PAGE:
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A Year of Strength for Emily Sisson

After disappointment at the Olympic Marathon Trials, Emily Sisson took time to examine her weaknesses.

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When Emily Sisson studied the weather report for the 15K national championship last Saturday in Jacksonville, Florida, she quickly adjusted her race plan. The 20 mile-per-hour winds were not record-setting conditions, so her new strategy? Just race aggressively.

And that plan resulted in a decisive win for Sisson, 29, who trains in Phoenix and is coached by Ray Treacy. Finishing in 48:09, she also won the equalizer bonus against the men—the women’s field started six minutes ahead and she crossed the finish line first, taking home a $15,000 prize.

“This gave me something to work toward,” Sisson said during a phone interview with Women’s Running. “So that was motivating.”

The 15K turned out to be a good indication that the past year of examining her training, niggles, and imbalances was time well spent. The pandemic didn’t leave many opportunities for pro runners to race, but Sisson also decided early on that the lack of competition might work in her favor.

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She has raced three times since February 2020, when she dropped out at mile 21 of the U.S. Olympic Marathon Trials in Atlanta. Sisson, whose marathon best is 2:23:08, came into the Trials as a top contender to make the Tokyo Games, but the brutally hilly course and relentless wind that day took a toll. Afterward she felt beat up and defeated.

“Usually how I get back after bad races is to just jump into the next one,” she said. “But Ray said that losing this year of racing could just add time to the end of my career if I invest in getting stronger and learning how to correct my weaknesses. It took four months before I started feeling all right again after the Trials.”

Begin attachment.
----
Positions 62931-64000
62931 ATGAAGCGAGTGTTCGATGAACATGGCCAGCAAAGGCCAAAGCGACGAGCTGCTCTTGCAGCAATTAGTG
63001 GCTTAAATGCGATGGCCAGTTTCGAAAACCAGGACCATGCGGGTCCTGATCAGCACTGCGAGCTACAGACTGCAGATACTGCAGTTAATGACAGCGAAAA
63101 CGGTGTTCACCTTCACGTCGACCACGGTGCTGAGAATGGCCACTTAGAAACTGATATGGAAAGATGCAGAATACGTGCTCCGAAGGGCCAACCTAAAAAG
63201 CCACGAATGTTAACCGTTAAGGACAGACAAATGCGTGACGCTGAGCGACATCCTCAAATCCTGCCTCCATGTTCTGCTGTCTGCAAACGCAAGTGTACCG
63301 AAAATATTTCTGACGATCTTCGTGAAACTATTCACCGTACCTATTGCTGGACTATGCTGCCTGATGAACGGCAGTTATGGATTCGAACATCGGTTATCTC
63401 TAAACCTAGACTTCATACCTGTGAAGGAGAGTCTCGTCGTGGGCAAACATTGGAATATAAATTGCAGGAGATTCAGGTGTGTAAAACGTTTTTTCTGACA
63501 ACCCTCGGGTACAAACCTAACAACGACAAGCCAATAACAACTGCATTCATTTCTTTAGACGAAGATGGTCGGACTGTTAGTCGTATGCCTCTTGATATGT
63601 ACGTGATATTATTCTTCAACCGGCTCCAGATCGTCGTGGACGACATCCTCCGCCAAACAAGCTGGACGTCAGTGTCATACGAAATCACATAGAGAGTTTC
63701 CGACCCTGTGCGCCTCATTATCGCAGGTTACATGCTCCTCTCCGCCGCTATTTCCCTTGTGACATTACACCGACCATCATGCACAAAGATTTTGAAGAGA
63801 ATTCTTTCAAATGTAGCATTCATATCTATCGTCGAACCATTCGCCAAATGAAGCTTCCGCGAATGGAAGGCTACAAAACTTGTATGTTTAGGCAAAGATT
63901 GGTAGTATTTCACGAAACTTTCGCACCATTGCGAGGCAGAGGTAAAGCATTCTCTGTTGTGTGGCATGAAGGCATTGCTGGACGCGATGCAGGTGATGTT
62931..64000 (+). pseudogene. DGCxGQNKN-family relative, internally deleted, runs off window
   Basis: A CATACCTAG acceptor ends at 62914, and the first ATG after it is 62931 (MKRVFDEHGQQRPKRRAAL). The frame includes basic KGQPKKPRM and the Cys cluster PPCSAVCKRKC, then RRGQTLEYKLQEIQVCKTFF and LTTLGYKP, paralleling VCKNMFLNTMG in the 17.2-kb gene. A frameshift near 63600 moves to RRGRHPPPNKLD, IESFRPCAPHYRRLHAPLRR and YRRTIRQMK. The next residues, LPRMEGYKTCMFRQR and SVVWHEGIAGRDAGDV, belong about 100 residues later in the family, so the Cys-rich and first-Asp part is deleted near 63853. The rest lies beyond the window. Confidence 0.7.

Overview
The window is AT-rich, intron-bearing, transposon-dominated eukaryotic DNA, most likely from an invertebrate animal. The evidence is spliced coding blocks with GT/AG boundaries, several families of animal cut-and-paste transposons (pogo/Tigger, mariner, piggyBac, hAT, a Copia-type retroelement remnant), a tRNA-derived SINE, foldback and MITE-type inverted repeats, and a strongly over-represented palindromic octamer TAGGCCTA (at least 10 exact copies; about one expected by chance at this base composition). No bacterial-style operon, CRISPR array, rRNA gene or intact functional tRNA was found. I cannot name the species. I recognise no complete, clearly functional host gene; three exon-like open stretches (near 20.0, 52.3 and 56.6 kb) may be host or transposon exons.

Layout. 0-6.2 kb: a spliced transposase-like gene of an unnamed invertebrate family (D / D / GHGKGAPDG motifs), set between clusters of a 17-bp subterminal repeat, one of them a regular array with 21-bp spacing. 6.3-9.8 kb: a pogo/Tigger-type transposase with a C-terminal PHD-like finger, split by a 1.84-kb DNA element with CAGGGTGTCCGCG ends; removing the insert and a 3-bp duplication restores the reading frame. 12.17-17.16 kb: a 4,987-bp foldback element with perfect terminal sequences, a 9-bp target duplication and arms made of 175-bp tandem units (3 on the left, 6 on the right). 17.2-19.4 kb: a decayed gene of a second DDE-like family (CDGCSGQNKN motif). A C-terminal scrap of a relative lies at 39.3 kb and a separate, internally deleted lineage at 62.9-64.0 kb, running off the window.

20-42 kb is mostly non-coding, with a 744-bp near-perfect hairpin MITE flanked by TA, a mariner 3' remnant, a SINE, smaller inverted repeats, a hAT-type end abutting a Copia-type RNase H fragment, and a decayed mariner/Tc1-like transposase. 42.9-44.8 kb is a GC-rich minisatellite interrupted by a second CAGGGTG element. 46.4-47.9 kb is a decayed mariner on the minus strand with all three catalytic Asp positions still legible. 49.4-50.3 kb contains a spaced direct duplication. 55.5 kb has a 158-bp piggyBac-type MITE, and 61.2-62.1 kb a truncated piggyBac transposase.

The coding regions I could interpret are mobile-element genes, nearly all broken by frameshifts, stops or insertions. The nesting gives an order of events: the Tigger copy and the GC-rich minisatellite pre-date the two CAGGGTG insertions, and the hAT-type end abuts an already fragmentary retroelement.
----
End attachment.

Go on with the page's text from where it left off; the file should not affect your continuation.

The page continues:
With the help of her husband and often training partner, Shane Quinn, she’s looked at more videos and photos of her running form. They had noticed that it was not the same as it was before her 26,2-mile debut at the 2019 London Marathon. It seemed like her quads were the culprit, she said.

“I think my body just fell into some patterns that we needed to correct, so I’ve done some posterior chain strengthening. I was getting really stiff, so I’ve worked a lot on mobility,” Sisson said. “Now there are days where I feel tired just from the mileage, but I feel more powerful.”

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She’s also learned the difference between feeling sore and tired from the high-volume marathon training and what could actually indicate the beginning of an injury—an important distinction to make for sustaining a career.

“I just thought that feeling was normal during marathon training, but looking back maybe we should have been more aware of some things prior to Atlanta,” she said.

In December, Sisson traveled to Valencia to race the half marathon, where she finished in 1:07:26, just one second off of her training partner, Molly Huddle’s, American record. Sisson also raced 5,000-meters in March, at a Sound Running meet in Southern California, where won in 14:55.82, a personal record.

From here, Sisson’s attention turns fully toward preparing for the 10,000 meters at the U.S. Olympic Track & Field Trials, scheduled for June 18–27, in Eugene, Oregon. That will entail an altitude training stint in Flagstaff, Arizona, and probably some time back in Providence, Rhode Island, with her coach. Although Sisson had originally planned to also race the 5,000 meters there, officials recently changed the competition schedule and the revised plan doesn’t allow enough recovery between the events to race both.

The 10,000 meters could be a crowded field, with approximately 35 women already qualified. She finds herself again in the top contenders club, with a fastest time of 30:49:57.

“The talent is deep,” Sisson said. “It’s going to be a hard race no matter how it plays out, so I think we just need to prepare for any type of scenario.”

The focus doesn’t extend past making the Tokyo Games right now, but Sisson also knows she isn’t done with the marathon. Should everything go according to plan, she’d like to race 26.2 miles in the fall—and she’ll have plenty to choose from with all six World Marathon Majors currently scheduled to take place between September and November.

“It’s probably good for me to take a break from it, but I’m excited to get back to the marathon,” Sisson said.